• If you are not happy with your wobbly seat/ sun in your eyes etc. say at the beginning of the interview. Don’t remain and let it distract you.
  • You will be sitting in the same position for at least 30 minutes so be sure to assume a comfortable posture at the start of the meeting. Don’t slouch in your seat either.

The "Do you have any questions for me?" stage

With the majority of the hard work having been done already in the interview, the way in which you finish the interview can leave the most lasting positive impression if you get it right. This is your big chance to differentiate yourself from the competition.

The beginning of your closure starts at the point when the interviewer has asked all their question’s and asks:

‘Do you have any questions for me?’

TIP: Never, ever answer with a “no”.

You will be expected to ask the interviewer questions so write a long list before the interview using open questions (starting with who, what, why, where, when and how). A long list ensures, no matter how thorough the interviewer in describing the company and job, you will have some questions that remain unanswered when it’s your turn.

It is imperative at this stage that you focus your specific questions around what is important to YOU.

Asking good intellectual questions about the company and the job, whilst not trying to be too clever, is one of the best methods of showing you have commercial understanding, a sensible head on your shoulders and lots of talent.

If career progression is at the top of your list ask specific questions relating to this.

If long term stability and security are important to you ask for specific information about long term employees and what it is that keeps them in the business for example.

TRAP: This is your opportunity to demonstrate your ability to not only listen during an information session but also retain information.

Don’t fall into the trap of asking a question relating to something that was already discussed during the body of the meeting – instant fail.


“Do you have any questions for me?”


“Thank you. Yes, I do have a couple of specific questions”.

Use statements like:
“At the start of the meeting you mentioned….”
“With regard to what you said about xyz can you please elaborate on y?
“Can I ask you to clarify what you meant when you said…?”

DO NOT ask about salary, working hours or holiday entitlements at this stage of the interview. Whilst this is obviously very important to you an employer will only offer you a job if they believe you want to assist in the development of their business. Let them bring up the subject. Your Payroll Talent Consultant will have already provided you with this information so it is irrelevant for the purposes of the first interview.

The Final Stages

Closing an interview well is the secret weapon of a successful interview.

  • Regarding the next step of the interview process, ask who will be involved and when it is expected to be.
  • Understand that interviewers may not know the answer to this but don’t worry, it’s the asking of the questions that’s important!

The End

  • At the end of the interview, if you are interested in the job, tell the interviewer.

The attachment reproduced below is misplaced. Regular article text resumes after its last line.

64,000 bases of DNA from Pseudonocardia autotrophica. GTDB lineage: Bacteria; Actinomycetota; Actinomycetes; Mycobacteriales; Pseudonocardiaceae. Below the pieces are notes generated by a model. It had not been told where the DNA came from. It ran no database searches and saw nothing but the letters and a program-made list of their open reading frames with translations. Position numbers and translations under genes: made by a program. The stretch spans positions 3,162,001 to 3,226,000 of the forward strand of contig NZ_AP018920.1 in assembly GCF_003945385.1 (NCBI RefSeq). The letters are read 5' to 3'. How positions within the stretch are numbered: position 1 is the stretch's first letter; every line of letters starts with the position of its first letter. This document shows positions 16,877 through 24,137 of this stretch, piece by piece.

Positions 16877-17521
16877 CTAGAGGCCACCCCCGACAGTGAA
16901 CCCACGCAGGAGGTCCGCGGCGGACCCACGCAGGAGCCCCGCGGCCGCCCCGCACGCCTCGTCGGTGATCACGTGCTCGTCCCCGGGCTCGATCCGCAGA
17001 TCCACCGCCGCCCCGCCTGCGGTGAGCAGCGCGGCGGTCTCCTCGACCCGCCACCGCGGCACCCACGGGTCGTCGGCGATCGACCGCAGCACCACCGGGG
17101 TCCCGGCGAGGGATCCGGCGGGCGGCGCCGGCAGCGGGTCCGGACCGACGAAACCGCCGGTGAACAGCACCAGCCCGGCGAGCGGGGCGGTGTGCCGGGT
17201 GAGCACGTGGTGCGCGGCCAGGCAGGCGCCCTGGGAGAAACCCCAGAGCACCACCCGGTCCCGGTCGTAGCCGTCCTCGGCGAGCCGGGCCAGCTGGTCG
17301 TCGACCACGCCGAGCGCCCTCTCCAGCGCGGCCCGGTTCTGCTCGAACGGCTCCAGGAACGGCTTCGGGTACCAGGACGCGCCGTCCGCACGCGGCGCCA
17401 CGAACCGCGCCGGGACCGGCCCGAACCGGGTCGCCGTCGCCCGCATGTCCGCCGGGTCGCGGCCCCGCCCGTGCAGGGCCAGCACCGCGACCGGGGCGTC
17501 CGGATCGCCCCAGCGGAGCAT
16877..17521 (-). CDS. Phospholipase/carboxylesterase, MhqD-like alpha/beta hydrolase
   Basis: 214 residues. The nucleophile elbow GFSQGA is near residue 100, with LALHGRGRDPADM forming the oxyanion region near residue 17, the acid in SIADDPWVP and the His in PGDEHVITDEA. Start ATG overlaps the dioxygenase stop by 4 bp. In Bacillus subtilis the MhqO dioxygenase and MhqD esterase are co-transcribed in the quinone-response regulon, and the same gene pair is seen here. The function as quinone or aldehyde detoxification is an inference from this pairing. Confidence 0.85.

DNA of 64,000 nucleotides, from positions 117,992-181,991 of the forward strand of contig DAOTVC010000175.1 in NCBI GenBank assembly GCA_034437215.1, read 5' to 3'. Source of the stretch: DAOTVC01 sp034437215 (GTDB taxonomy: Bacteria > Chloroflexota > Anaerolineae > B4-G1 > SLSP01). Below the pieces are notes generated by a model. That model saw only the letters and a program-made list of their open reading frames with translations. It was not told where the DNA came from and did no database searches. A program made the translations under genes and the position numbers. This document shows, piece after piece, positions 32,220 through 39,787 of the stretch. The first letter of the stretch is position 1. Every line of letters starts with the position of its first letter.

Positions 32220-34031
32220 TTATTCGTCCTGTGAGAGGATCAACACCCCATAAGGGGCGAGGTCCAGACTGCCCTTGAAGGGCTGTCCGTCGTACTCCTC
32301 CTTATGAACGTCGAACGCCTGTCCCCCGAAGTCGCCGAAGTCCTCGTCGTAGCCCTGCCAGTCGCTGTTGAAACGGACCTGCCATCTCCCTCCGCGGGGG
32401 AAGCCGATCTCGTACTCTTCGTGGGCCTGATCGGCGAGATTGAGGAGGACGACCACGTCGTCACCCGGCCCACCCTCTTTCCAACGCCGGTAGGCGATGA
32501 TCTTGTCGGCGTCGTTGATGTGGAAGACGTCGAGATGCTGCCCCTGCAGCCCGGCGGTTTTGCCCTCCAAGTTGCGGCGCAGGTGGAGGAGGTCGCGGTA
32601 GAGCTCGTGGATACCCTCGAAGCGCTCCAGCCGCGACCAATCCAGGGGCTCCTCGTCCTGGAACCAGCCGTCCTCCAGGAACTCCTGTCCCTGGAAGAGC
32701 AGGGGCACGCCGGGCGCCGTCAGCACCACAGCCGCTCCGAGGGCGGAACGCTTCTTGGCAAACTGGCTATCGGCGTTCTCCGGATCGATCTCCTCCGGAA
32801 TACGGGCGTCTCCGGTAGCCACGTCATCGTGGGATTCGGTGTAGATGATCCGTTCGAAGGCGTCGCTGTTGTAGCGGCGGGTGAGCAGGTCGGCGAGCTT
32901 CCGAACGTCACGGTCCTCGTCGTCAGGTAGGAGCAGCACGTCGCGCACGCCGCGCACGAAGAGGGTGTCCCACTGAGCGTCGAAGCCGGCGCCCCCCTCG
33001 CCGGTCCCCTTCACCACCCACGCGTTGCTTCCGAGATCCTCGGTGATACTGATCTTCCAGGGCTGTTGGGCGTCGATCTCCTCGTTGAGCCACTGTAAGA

• Be confident and professional in manner whilst shaking their hand and thanking them for their time.

“Paul/ Paula, thank you for your time today as I found the interview very useful and I would be keen to progress further in the process. From your comments, I feel I have some good experiences and skills that I could bring into this role and really make a positive difference. Thank you again”

Now is the time to call your Payroll Talent Consultant ASAP with your feedback before the interviewer does so he can speed up the process – you may have other pending opportunities you are sizing this one up against.

It would be too easy to say “good luck” at the interview however Payroll Talent believe that… “Success comes from preparation”

TIP: Don’t over prepare! Be sure to approach the meeting in a professional manner whilst allowing your true personality to come out.

Competency Based Interview

This is the most common form of interview and probably the one that potential employers will employ when interviewing you. The employer will ask questions that lead you to discuss one specific situation you have experienced that is relevant. It is imperative you don’t make this into a hypothetical question by saying, “in a situation like that I would…”

TIP: The key is to discuss one situation that actually happened.

Each question will focus on a different specific competency with the aim of uncovering how well you dealt with the situation, i.e. how strong you are in that specific competence.

The employer will want to know about 4 key areas in order to fully understand how successfully you dealt with that situation: STAR – The Situation in which the Task that was being undertaken with the Actions that were followed and the Results achieved.

Example Question

“Can you give me an example of a time when you demonstrated the ability to be a team player”?

Example Answer (in ST/A/R format)

ST – Situation/Task (I was at work last Friday when I noticed that my colleague was flooded with work. They looked stressed out and really wanted to get away on time for the Football that night)

A – Action (I empathised with them and then suggested, because I had completed all my priorities for the day, I could help to complete some work for them so they could get away on time)